No Antibiotics Amendment, Groups Urge Speaker

US - A group of agricultural organizations, including the National Pork Producers Council, on Friday urged the Speaker of the House not to allow a bill to ban certain animal health products to be tacked on to any pending legislation.
calendar icon 27 July 2009
clock icon 3 minute read

The Coalition for Animal Health, which includes organizations that represent veterinarians, farmers and ranchers, food and feed producers and animal medicine manufacturers, in a letter to Speaker Nancy Pelosi, D-Calif., asked that the "Preservation of Antibiotics for Medical Treatment Act of 2009" (H.R. 1549) not be added to bills now being considered, including food-safety and health-care reform legislation.

H.R. 1549 would ban from use in livestock and poultry animal health products that are used to prevent and control diseases. Farmers only would be allowed to use animal health products that treat diseases. The bill also would require all "critical antimicrobial animal drugs" to go through a second US Food and Drug Administration approval process within two years of enactment of the legislation. Currently to win approval, an animal drug maker must demonstrate that a product is effective and safe for animals and for the environment. FDA also must determine that new antibiotics for food animals will not harm human health.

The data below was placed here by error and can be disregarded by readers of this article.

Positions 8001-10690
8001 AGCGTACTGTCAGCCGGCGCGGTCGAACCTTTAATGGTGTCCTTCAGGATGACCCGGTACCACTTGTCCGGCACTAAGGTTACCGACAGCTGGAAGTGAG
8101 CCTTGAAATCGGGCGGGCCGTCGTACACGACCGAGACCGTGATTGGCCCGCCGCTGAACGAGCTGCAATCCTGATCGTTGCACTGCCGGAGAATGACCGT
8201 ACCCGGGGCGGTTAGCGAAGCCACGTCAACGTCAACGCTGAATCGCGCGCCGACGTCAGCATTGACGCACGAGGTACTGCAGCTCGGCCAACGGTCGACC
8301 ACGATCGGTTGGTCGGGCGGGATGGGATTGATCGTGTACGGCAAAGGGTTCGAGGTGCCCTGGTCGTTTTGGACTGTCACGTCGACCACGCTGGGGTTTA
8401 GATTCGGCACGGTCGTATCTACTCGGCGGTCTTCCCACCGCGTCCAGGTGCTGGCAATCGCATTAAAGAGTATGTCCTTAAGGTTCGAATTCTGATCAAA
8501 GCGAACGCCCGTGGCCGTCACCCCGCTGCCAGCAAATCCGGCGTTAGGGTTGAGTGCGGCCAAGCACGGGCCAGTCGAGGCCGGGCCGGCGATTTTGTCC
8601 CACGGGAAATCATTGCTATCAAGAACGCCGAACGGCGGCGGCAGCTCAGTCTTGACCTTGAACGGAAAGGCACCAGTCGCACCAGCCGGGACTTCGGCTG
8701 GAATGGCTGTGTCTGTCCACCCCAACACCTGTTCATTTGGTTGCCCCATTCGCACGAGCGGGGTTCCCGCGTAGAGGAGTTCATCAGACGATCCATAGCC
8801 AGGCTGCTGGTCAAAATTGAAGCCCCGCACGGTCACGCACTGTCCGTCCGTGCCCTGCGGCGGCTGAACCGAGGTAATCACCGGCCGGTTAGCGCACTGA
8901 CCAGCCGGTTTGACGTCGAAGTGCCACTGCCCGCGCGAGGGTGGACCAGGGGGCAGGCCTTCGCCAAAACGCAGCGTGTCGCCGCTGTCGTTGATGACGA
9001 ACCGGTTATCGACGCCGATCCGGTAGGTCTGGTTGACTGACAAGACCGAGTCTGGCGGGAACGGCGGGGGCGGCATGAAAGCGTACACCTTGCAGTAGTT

The legislation purports to address an increase in antibiotic-resistant illnesses in humans. But, the coalition pointed out, numerous risk assessments, including one conducted by FDA, have shown risk levels associated with antibiotic use in agriculture that are extremely low, and nationally recognized scientific studies have shown that the removal of important animal health products could actually increase food-safety risks.

In its letter, the coalition also noted that the food-safety and health-care reform bills are based on the important principle of prevention. "It would be ironic and inconsistent to add an amendment that would remove important tools for disease prevention used in veterinary medicine," said the coalition. "Veterinary medicine has long employed prevention as the preferred option for dealing with diseases, and antibiotics are an important tool in the prevention toolbox."

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